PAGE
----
Mike Papantonio: Let me talk about that just a second. Simple cases might work-
Mollye Barrows: So subjective.
Mike Papantonio: … but it’s gotta be so simple that it’s the same status wherever you go. There are so many moving parts on this.
Look, when I saw this story, my initial reaction was this had to do with maybe business getting. In other words, that this guy might have been in Oregon and he’s got lawyers throughout the country that he’s trying to send cases, okay. Maybe this is a way to, “Hey, I got a case out of Florida, and it involved a trucking accident. Do you want to handle this? Do you want to be involved?” Even that is really a dangerous process.
Mollye Barrows: You know what it reminded me of? Especially with the pricing structure, because you pay 20 bucks to even access the information, and then suppose that, you know, Mollye Burrows, I contact you, you’re the attorney waiting, Mike Papantonio answering my questions about a bad renter or a tenant that won’t leave, and then I’ve got a couple of follow up questions for you. Well, if your time is up, then I pay you an extra nine bucks for answering these follow up questions, so it’s almost like getting your palm read, you know?
Mike Papantonio: This is not exactly like WebMD, okay.
Mollye Barrows: Correct.
Mike Papantonio: WebMD is, you know, my foot hurts, it’s a weird pain that’s radiating up my leg, let me do WebMD and see what it says. Well, they don’t say, “Here’s the cure.” They simply say, “You might want to consider these things.” You can take it that far.
What’s this guy’s name?
Mollye Barrows: Kevin Gillespie.
Mike Papantonio: Mr. Gillespie, I would tell Mr. Gillespie to get a lot of coverage. Get a lot of coverage and keep it so simple that, you know, there aren’t … You can’t really color outside the lines.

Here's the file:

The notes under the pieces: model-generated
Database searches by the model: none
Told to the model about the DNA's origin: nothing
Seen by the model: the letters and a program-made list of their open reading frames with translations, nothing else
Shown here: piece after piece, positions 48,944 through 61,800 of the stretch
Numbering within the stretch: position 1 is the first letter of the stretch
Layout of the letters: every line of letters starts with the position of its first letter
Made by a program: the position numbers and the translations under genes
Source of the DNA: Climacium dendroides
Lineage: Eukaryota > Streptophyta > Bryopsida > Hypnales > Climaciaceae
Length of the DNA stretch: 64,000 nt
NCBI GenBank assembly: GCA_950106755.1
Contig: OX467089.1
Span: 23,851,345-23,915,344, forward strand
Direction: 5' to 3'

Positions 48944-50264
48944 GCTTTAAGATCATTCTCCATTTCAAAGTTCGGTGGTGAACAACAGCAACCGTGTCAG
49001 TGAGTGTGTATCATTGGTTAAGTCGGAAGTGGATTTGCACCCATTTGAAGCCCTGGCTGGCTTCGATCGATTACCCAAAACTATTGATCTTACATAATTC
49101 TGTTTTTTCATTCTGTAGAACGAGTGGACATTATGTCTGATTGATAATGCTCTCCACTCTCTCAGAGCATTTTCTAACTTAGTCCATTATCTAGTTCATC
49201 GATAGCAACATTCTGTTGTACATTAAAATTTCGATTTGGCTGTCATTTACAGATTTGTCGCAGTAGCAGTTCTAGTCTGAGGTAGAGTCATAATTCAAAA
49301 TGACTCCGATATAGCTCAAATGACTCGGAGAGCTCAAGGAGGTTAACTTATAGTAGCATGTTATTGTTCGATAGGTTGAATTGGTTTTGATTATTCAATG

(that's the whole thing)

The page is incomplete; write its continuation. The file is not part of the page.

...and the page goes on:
Mollye Barrows: And I think that’s where you’re going to have your disputes. People don’t know what ‘simple’ is. They may think their case is simple, lo and behold, it may actually be for one of these attorneys, but it may not be for one too.
Mike Papantonio: Well, you could have the issues like states that you have uncontested divorces, for example. You could say, “Here’s a list of things you need to know. I’m not giving you advice on this, but here’s a list of things that you need to know. Oh, by the way, here’s some lawyers you might want to talk to.” That maybe is another realm of protection.
You know, don’t get me wrong, Mollye, I like this kind of thing where you do make law and legal issues more approachable-
Mollye Barrows: Accessible, mm-hmm (affirmative).
Mike Papantonio: But when you’re paying $20, and you’re getting any kind of advice-
Mollye Barrows: And it’s going up every time you have a follow up question. It’s almost like getting your palm read. You know, you’re calling the lawyer up, going, “Hey, what’s going to happen in the future? Oh, five more dollars? Oh, five more dollars?” Whatever the case may be, so they do charge you a little bit for additional questions, but they are trying to wrap it up, I guess, to where you’re satisfied as a client.
Mike Papantonio: Thank you.
Mollye Barrows: Thank you.
Mike Papantonio: Let’s keep up with this as it develops.